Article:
Patrick Johansing is wrapping up his final year of medical school and looking forward to the next step on his path to becoming a family physician.
The 30-year-old, who lives in Kennewick with his wife and two young children, won’t have to travel far for the intensive three-year training period.
He’ll be part of Kadlec Regional Medical Center’s first family medicine residency class. The Richland hospital welcomes Johansing and five other residents this summer.
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“I’m thrilled. It’s going to be a lot of fun. It will be a lot of work, but a lot of fun,” Johansing said.
He attends Pacific Northwest University of Health Sciences in Yakima, and he’s been completing rotations in the Tri-Cities the past couple of years. His wife, Marie, grew up in Kennewick.
The Kadlec residency program’s location is appealing, and so are the opportunities it will offer, Johansing said.
The six residents will come on board in June for orientation and begin seeing patients in July.
They’ll have their own patient roster, providing care under the supervision of senior physicians. They’ll also complete rotations in specialties from general surgery to obstetrics and behavioral health.
The other residents are Tyler Clark of Lewiston, Idaho; Zubair Rehman of Williamsville, N.Y.; Jinesh Shah of Burtonsville, Md.; Tayyab Tahir of Lawrenceville, Ga.; and Daniel Torba of Salt Lake City.
The first crop of residents is strong, officials say.
“This is the inaugural class. They’re setting the stage for every group after,” said Amy Sweetwood Carrasco, director of graduate medical education. “We want them to be leaders in the community. They are very energetic. They want to go out and do good in our area.”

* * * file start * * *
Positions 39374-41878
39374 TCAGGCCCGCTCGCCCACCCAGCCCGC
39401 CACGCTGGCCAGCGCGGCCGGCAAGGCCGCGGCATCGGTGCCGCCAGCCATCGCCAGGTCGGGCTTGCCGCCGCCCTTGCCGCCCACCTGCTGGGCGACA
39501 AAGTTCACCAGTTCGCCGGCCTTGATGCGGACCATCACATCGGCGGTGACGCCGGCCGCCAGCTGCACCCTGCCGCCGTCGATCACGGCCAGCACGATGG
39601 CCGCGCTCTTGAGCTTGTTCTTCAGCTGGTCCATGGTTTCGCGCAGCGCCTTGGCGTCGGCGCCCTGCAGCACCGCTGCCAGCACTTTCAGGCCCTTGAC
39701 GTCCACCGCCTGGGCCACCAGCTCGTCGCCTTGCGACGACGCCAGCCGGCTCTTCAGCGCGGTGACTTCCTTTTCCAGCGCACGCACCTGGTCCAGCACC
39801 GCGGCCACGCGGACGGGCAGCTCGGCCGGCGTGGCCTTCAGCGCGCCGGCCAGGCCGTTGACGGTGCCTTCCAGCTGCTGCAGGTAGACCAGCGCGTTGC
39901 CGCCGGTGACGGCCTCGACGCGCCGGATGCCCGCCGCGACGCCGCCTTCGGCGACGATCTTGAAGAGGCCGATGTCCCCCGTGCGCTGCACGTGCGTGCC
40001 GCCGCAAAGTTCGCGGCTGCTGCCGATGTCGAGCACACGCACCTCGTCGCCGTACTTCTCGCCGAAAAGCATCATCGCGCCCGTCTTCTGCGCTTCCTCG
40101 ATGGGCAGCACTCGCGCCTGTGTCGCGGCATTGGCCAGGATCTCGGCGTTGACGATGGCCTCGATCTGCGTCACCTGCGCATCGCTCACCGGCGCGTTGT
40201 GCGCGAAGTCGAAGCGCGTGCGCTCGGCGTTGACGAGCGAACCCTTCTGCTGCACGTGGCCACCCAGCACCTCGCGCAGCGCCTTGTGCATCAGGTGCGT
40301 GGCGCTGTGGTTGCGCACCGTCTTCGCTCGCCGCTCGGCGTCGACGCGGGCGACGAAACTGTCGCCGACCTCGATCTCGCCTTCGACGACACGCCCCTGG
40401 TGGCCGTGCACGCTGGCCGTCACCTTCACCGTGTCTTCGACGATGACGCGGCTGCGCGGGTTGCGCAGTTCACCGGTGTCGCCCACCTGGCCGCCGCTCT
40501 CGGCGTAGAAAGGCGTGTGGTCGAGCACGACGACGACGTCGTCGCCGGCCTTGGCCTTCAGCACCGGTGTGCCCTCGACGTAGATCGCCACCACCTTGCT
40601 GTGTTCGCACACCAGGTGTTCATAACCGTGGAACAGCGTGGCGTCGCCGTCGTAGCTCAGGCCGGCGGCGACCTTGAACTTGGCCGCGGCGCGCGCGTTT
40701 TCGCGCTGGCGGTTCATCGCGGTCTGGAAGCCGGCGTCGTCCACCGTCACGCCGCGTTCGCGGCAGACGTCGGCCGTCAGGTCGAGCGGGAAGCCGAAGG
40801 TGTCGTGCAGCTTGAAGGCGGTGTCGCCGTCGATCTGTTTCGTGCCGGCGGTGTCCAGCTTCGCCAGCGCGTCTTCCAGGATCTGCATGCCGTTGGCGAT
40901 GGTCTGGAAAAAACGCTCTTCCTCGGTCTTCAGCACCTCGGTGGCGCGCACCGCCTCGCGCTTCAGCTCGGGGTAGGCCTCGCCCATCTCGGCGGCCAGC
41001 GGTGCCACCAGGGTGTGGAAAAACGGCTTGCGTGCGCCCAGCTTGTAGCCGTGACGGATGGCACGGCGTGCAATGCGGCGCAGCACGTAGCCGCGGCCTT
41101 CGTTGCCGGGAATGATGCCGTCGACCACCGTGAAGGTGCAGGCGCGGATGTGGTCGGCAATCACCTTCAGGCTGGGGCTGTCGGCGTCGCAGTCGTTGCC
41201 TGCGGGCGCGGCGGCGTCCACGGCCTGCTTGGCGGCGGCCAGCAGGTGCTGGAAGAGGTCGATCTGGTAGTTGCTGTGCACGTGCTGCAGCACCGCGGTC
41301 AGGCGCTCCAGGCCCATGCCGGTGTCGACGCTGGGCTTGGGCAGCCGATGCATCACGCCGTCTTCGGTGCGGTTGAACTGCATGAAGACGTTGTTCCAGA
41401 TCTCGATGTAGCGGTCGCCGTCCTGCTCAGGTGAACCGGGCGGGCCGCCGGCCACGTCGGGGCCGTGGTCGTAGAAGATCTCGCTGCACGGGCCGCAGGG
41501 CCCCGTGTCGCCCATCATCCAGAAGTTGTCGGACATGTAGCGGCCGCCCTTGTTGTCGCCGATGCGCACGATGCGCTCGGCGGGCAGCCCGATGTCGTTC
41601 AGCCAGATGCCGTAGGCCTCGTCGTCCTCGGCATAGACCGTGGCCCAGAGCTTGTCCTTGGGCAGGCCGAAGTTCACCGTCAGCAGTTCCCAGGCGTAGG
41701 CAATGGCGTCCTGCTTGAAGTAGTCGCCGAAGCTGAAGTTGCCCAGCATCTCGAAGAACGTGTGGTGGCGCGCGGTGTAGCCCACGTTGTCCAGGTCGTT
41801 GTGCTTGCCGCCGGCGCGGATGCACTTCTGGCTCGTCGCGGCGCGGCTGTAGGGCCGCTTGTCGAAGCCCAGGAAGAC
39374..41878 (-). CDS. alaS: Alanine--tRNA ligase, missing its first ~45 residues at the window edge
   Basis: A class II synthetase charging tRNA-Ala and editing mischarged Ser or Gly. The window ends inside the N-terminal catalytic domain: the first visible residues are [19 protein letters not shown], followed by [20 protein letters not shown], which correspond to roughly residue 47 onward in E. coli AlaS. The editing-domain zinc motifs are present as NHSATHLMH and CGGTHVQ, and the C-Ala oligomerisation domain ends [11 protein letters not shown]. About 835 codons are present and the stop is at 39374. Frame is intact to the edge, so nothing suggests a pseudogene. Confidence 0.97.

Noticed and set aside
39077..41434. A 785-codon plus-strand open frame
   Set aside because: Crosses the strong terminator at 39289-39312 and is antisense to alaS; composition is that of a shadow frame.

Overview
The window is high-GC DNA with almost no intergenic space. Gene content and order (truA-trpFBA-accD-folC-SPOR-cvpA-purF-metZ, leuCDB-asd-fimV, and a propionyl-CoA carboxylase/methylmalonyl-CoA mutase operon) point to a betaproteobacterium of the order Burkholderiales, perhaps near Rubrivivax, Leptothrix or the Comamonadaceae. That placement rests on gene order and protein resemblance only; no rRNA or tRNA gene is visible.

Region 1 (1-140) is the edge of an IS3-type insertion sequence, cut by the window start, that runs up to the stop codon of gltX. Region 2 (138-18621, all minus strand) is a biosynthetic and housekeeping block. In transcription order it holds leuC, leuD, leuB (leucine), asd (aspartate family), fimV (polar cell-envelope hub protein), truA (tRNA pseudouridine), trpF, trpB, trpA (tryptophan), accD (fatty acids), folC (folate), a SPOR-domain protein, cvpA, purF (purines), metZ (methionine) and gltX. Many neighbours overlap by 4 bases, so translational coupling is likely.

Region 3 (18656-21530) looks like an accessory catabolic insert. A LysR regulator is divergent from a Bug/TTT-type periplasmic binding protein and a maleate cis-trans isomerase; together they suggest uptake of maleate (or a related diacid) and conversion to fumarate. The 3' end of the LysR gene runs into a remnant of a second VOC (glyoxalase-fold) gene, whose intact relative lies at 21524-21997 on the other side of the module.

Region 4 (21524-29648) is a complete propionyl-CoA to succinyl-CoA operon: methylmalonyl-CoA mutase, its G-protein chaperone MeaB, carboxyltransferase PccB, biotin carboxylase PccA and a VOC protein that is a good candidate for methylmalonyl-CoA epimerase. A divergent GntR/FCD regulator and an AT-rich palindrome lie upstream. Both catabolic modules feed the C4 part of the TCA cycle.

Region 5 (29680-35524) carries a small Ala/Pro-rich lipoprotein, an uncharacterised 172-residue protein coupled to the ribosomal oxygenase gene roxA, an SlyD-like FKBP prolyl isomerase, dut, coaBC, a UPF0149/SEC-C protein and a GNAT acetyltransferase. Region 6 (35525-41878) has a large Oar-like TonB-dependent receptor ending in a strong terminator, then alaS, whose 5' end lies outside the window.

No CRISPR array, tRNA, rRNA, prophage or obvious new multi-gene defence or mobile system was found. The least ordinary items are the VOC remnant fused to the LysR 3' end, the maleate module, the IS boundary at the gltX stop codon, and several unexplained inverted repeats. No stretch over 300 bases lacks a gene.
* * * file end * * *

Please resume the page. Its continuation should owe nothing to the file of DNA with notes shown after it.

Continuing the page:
Dr. Erick Isaacson, the residency program director, added that, “it’s exciting to be at this point after many years of planning.”
Dr. Katie Karlson is the associate program director. Stacy Jackson serves as program coordinator.
Kadlec is remodeling space in the Richland Medical Center building, across Goethals Drive from the hospital, to house the residency program for the next few years. The program eventually will move into Columbia Basin College’s second health sciences building in Richland, which is expected to open in 2017.
The Kadlec program will have 18 residents when it fully matures after three years, with six residents in each class.
The first class is all men, which wasn’t by design. About 530 people applied for the six slots. After Kadlec officials narrowed the pool and interviewed about 90, they ranked their top candidates. The prospective residents also ranked their top program picks, and the national residency match program did the rest.
The matches were announced in March.
As Kadlec starts its residency program, a physician shortage looms, brought on by factors including an aging baby boomer population and greater access to health care. Eastern Washington has a particular dearth of doctors per capita when compared with the west side and the rest of the country.
More medical schools have opened or expanded around the U.S., but residency slots haven’t keep pace.
A residency is the next step after medical school — one that’s required to become licensed and board-certified. This year, more than 1,000 U.S. medical school graduates didn’t secure a residency because of lack of slots, Carrasco said. Two years ago, the number was 500.
Kadlec’s new residency program isn’t the only one in the Tri-Cities. Trios Health in Kennewick has internal and family medicine residency programs.
Along with adding needed residency slots, the local programs also are expected to help bring more physicians to the area.
A majority of doctors end up practicing close to where they completed their residency.
“What I really want this to be is a world-class residency that people are going to want to come to, where we can use all the resources Kadlec has. That we train providers to be leaders within the community, take care of population health, and to get out and educate and volunteer and to really make a difference,” Carrasco said. “We want people to be here for the long run.”